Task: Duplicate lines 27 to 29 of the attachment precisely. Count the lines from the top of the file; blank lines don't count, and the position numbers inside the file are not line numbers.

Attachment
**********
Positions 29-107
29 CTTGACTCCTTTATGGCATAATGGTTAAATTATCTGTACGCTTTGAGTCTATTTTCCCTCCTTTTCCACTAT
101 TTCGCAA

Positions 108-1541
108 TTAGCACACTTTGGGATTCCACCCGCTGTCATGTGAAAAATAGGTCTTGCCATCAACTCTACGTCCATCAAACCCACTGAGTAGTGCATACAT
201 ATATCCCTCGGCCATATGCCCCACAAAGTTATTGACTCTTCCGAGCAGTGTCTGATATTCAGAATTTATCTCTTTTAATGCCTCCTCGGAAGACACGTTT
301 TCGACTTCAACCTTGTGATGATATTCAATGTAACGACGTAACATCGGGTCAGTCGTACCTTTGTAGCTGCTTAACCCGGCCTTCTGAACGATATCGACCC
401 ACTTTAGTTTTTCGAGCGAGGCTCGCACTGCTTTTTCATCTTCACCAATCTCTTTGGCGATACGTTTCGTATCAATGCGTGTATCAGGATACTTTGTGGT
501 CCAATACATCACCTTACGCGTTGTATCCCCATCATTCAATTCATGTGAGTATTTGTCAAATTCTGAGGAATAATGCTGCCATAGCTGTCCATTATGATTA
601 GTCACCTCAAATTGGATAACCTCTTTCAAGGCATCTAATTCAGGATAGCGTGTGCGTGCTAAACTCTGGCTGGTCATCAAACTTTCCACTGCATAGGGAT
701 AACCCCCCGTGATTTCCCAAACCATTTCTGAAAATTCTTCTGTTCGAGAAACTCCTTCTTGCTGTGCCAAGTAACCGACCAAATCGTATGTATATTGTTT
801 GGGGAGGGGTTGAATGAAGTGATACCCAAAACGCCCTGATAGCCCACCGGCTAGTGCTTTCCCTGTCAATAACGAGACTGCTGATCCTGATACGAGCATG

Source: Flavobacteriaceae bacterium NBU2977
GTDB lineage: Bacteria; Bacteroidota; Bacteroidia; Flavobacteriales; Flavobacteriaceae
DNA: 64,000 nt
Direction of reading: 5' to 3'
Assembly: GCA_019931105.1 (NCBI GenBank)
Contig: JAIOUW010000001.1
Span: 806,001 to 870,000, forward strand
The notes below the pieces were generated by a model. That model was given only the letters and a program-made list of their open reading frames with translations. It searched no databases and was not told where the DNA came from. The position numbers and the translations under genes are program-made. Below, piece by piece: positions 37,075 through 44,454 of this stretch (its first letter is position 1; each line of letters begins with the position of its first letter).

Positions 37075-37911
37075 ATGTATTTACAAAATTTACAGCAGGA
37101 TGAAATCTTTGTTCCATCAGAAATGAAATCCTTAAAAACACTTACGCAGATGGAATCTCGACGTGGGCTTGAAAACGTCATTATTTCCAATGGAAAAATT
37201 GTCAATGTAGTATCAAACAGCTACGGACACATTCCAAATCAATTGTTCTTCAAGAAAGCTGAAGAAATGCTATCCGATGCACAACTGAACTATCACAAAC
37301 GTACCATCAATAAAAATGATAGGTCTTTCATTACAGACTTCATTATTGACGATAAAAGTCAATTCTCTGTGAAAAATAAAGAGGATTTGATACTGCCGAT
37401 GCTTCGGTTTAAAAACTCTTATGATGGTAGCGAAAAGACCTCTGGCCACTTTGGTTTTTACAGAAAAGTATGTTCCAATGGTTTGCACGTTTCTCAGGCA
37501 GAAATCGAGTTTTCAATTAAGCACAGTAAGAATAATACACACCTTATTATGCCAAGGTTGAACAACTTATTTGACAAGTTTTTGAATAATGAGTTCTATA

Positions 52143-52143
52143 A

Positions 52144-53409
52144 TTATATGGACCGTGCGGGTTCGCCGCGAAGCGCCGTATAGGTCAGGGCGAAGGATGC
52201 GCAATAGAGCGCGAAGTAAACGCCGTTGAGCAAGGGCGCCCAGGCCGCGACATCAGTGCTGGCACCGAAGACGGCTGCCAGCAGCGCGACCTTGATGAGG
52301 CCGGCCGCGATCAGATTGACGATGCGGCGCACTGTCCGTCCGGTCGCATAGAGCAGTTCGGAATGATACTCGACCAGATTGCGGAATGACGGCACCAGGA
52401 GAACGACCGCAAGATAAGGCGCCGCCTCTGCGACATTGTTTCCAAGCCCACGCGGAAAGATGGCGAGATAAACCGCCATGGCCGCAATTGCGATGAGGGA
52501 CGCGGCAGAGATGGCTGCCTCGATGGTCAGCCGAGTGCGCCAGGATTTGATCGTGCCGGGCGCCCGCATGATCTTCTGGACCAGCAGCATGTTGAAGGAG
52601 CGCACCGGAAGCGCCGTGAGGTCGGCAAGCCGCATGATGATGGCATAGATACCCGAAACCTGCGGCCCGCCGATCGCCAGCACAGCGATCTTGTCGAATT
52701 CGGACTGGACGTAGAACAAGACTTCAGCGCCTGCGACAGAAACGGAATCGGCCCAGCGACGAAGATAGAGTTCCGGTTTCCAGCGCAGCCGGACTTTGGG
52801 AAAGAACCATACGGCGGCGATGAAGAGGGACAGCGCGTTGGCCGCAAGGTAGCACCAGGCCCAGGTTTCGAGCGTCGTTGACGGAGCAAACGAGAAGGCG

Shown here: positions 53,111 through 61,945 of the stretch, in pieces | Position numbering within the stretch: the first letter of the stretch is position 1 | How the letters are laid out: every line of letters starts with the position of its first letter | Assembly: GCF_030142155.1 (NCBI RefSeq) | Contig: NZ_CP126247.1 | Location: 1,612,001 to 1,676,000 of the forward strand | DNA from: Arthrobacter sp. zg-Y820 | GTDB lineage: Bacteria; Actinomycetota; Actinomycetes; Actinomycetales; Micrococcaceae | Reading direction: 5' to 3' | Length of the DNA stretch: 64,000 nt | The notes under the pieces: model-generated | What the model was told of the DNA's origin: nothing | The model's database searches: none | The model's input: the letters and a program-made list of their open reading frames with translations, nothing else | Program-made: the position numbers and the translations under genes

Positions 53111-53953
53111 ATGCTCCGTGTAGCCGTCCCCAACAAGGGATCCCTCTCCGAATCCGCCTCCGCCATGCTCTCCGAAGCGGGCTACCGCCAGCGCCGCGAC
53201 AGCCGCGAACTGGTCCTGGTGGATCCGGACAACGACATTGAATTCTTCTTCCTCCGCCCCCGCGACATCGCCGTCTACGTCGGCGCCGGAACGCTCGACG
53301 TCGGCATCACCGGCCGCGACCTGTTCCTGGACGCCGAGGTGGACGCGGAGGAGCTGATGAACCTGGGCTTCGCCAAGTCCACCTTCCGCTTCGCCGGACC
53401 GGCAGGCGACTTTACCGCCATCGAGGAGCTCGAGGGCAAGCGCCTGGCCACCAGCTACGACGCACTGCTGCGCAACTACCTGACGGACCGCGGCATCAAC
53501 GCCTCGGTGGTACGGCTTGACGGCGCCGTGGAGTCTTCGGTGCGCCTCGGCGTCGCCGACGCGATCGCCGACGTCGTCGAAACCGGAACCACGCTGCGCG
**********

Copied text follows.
37501 GAAATCGAGTTTTCAATTAAGCACAGTAAGAATAATACACACCTTATTATGCCAAGGTTGAACAACTTATTTGACAAGTTTTTGAATAATGAGTTCTATA

Positions 52143-52143
52143 A